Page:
A new University of Washington (UW) study shows that the lack of Antarctic sea ice in 2016 was in part due to a unique one-two punch from atmospheric conditions both in the tropical Pacific Ocean and around the South Pole.
The study, published in the current issue of Geophysical Research Letters, tries to probe the dramatic drop in Antarctic sea ice almost a year ago, during the Southern Hemisphere spring, which brought its maximum area down to its lowest level in 40 years of record keeping.
Actually, while winter sea ice in the Arctic is declining so dramatically that ships can now navigate those waters without any icebreaker escort, the scene in the Southern Hemisphere is very different, that until last year, sea ice area around Antarctica has actually increased slightly in winter.
The area of sea ice around Antarctica at its peak in late 2016 was 2 million square kilometers, or about 800,000 square miles, less than the average from the satellite record.
As statistically it would be expected to occur randomly once every 300 years, the record low was not predicted by climate scientists, prompting UW researchers to look at the bigger picture in ocean and atmospheric data to explain why it happened.
The previous year, 2015-16, had a very strong El Nino in the tropical Pacific Ocean, causing unusually warm ocean temperatures in Antarctica's eastern Ross, Amundsen and Bellingshausen seas. Nicknamed the "Godzilla El Nino," the event was similar to monster El Ninos in 1982-83 and 1997-98.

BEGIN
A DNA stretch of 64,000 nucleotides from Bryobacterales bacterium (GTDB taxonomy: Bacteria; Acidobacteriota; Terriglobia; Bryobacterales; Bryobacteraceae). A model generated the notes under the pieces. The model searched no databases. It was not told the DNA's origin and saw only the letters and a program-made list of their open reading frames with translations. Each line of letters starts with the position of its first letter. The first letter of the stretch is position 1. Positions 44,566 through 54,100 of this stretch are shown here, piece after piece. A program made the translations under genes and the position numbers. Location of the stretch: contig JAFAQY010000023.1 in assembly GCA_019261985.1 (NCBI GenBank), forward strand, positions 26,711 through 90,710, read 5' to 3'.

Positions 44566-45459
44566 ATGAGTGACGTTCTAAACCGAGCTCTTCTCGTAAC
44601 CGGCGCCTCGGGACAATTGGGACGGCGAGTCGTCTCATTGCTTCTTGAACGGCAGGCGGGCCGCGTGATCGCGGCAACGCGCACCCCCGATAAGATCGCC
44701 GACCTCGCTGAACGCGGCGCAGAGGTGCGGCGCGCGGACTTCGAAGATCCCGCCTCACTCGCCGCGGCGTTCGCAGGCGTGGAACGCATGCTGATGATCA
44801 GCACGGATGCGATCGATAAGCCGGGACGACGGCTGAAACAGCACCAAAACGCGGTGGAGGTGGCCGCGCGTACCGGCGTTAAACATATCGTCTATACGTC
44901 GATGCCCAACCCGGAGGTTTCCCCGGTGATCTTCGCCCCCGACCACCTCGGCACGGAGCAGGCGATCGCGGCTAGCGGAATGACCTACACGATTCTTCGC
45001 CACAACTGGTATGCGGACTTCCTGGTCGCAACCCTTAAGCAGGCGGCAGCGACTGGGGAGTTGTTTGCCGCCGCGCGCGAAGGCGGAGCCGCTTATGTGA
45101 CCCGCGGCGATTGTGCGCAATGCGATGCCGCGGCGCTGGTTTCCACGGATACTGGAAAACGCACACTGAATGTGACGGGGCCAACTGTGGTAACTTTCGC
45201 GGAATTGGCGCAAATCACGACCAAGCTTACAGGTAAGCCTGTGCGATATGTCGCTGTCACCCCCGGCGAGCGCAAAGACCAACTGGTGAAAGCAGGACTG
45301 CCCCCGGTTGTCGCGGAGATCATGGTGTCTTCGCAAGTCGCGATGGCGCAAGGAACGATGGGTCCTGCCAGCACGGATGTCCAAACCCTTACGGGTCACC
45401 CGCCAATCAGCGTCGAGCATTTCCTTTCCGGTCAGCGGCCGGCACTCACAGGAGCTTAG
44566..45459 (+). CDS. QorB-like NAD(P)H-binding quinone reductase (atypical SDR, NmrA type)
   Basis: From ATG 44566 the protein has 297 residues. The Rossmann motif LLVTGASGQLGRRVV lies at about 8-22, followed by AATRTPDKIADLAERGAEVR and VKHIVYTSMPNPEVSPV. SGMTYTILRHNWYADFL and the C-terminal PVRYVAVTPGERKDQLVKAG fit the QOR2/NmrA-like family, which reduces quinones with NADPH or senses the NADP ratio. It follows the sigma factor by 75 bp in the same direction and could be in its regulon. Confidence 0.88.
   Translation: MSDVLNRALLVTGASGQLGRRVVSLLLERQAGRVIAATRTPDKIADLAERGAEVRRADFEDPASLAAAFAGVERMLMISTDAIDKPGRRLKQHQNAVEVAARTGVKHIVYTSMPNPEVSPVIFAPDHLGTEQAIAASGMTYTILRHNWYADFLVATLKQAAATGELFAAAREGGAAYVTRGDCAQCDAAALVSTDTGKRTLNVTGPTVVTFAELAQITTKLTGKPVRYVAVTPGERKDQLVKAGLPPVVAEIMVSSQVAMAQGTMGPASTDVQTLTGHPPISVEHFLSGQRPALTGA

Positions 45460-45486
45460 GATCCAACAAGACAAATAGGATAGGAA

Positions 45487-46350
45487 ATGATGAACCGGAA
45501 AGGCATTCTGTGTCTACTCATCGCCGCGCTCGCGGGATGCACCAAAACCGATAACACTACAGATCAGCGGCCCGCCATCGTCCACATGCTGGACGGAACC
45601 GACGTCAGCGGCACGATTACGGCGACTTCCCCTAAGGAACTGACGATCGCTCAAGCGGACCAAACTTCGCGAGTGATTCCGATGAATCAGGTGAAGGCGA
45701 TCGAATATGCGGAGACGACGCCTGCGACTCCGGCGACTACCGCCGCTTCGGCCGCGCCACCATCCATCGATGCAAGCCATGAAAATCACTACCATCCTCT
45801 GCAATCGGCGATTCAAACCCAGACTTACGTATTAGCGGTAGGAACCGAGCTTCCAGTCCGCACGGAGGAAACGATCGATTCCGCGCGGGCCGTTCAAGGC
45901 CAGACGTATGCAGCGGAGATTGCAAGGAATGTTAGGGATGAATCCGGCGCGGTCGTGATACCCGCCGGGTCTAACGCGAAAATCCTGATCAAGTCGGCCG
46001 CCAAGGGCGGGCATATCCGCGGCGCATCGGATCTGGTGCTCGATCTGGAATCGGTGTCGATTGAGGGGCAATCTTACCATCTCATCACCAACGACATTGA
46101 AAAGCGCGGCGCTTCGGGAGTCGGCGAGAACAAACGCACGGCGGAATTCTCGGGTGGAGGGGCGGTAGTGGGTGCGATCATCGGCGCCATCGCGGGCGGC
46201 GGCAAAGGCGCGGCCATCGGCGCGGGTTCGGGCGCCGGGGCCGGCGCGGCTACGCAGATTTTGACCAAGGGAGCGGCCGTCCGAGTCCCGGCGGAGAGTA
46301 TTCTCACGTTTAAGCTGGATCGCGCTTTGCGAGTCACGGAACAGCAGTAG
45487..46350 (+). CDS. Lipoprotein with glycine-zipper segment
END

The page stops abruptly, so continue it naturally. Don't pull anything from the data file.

Unlike the 1997-98 event, however, the 2015-16 warm phase of ocean water was only followed by a relatively weak La Nina in 2016. When no strong La Nina materialized, the UW researchers found that these unusually warm surface pools lingered longer than usual and affected freeze-up of seawater the following season.
In addition, observations show that the winds circling Antarctica were unusually weak in 2016, meaning they did not push sea ice away from the Antarctic coast to make room for the formation of new ice.
Malte Stuecker, a UW postdoctoral researcher in atmospheric sciences and corresponding author of the paper, noted that "this combination of factors, all these things coming together in a single year, was basically the 'perfect storm,' for Antarctic sea ice."
The researchers analyzed 13,000 years of climate model simulations to study how these unique conditions would affect the sea ice. Taken together, the El Nino pattern and Southern Ocean winds explain about two-thirds of the 2016 decline. The rest may be due to unusually big storms, which a previous paper suggested had broken up ice floes.